'We gotta put these guns down': Community rallies to 'Stop the Violence'

The man held the megaphone to his face and shouted "Stop that," and the crowd shouted back "violence."

The group of about 20 gathered at 5 p.m. Wednesday at Sherwood Apartments in Montgomery in an effort to discourage the violence that rally organizers say has proliferated there over the past few months.

Two fatal shootings have occurred at the complex within the past month, organizers of the Stop the Violence campaign said. It's important to spread the message against violence in the areas where those homicides happened, said Rochelle Tyus, who founded the campaign.

“We’re losing too many lives to senseless gun violence," Tyus said. She added later, “We gotta put these guns down."

Demonstrators carry signs during the 'Stop the Violence' rally in the Southlawn neighborhood in Montgomery on Wednesday.

Since May 21, 2020, the group has been gathering to raise awareness about the number of homicides in Montgomery.

After that first Stop the Violence walk in 2020, Tyus has organized at least 40 walks throughout the city. She tries to do two or three walks a month. Tyus has two planned in the coming weeks, including a walk Saturday in the Chisholm Elementary School neighborhood.

More: Stop the Violence Montgomery city leaders hosting Saturday rally to Stop the Violence

More than a dozen police officers, including Chief Darryl Albert, joined the walk Wednesday.

Albert said that being out in the community and talking to people is a crucial part of the job for police officers. Last year, officers attended at least 575 community events, he said.

“That’s why we’re here," Albert said. "That’s why we do it. We care about them, and we want them to know it."

On the walks, people can have open and honest dialogues with police officers, the chief said.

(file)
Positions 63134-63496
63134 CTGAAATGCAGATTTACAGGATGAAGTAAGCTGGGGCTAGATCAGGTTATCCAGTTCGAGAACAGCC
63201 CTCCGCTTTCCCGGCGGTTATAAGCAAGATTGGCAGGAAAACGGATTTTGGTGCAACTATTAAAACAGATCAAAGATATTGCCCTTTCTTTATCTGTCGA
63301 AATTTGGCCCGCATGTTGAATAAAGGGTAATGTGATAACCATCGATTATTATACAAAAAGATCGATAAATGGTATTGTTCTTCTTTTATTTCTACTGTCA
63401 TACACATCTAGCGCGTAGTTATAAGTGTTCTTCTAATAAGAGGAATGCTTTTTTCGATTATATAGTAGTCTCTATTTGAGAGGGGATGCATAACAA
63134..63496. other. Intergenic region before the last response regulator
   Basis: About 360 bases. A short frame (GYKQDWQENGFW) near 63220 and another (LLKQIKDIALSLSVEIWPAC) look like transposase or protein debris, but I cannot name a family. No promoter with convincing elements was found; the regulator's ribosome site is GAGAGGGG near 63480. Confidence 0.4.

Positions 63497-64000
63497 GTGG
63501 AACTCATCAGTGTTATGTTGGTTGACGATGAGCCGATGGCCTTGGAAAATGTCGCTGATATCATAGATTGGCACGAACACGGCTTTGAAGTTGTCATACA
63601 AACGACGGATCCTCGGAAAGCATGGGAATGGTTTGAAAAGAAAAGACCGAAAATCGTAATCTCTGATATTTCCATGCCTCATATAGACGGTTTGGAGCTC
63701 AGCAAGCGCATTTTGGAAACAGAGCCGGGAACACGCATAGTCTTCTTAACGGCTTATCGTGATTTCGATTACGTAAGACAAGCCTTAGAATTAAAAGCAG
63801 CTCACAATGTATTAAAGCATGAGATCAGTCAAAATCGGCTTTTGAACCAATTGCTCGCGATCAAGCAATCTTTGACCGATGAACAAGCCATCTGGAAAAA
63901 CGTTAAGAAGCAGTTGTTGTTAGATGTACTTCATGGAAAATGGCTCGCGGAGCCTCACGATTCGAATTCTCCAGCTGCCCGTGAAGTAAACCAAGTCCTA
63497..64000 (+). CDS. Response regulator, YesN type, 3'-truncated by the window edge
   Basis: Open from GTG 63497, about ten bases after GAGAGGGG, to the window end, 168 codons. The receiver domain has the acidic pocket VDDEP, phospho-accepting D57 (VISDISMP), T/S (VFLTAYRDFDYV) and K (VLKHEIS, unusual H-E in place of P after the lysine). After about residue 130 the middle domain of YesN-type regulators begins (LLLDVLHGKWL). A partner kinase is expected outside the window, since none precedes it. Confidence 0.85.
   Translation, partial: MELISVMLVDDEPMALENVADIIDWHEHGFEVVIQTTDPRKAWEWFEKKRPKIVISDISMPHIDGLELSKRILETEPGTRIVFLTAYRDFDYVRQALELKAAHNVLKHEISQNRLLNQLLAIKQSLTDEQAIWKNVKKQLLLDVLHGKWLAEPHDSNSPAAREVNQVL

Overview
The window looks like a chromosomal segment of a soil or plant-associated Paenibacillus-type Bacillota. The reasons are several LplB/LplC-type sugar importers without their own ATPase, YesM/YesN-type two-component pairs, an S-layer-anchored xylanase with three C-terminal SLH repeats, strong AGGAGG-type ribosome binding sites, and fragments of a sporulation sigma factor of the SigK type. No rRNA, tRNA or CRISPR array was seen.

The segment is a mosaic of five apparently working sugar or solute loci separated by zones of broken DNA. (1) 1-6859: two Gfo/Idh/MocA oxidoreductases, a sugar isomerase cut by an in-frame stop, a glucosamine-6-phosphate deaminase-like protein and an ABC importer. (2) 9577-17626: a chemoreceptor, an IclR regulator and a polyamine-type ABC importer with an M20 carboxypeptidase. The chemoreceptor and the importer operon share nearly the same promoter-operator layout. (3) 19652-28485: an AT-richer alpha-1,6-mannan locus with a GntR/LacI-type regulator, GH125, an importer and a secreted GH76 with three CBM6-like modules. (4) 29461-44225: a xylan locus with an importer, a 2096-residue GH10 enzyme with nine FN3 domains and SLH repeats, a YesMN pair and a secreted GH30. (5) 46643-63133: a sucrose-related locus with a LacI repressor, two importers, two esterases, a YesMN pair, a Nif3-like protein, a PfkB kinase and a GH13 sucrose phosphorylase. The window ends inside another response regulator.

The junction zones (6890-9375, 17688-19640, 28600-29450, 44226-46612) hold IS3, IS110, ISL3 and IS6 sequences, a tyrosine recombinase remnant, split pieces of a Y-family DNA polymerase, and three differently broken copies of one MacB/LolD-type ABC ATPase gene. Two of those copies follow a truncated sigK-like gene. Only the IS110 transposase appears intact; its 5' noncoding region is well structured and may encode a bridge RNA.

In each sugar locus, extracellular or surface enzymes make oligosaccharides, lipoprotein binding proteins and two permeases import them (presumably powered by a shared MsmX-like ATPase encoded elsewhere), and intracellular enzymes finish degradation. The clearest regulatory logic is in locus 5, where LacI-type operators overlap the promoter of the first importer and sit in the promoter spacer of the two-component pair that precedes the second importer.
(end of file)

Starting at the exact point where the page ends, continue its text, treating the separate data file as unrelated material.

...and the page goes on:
Montgomery Police Chief Darryl Albert participates in the 'Stop the Violence' rally at Sherwood Apartments in the Southlawn neighborhood on Wednesday.

As the demonstrators walked through the apartment complex Wednesday, they carried red signs and T-shirts that read "Stop the Violence." They gave candy to kids, while stopping and talking to residents who came outside their apartments once they heard the demonstrators coming through the area.

Demonstrations like this one provide an opportunity to make as much human contact as possible while showing people that someone cares, said Keith Moore, who is the director of the city's Office of Violence Prevention.

While the focus is on preventing gun violence, demonstrators have used the walks to connect people with information housing and jobs.

“So it’s not just about the gun violence," Moore said.

The important thing is raising people's standard of living, the demonstrators said.

“I just think there’s something to be said about a group of people who care," said Julie Beard, who has been going on the walks for about a year.

She said that if the campaign reaches just one person, then it has been a good day.

Alex Gladden is the Montgomery Advertiser's public safety reporter. She can be reached at agladden@gannett.com or 479-926-9570.

This article originally appeared on Montgomery Advertiser: 'Put these guns down': Rally seeks to spread message against violence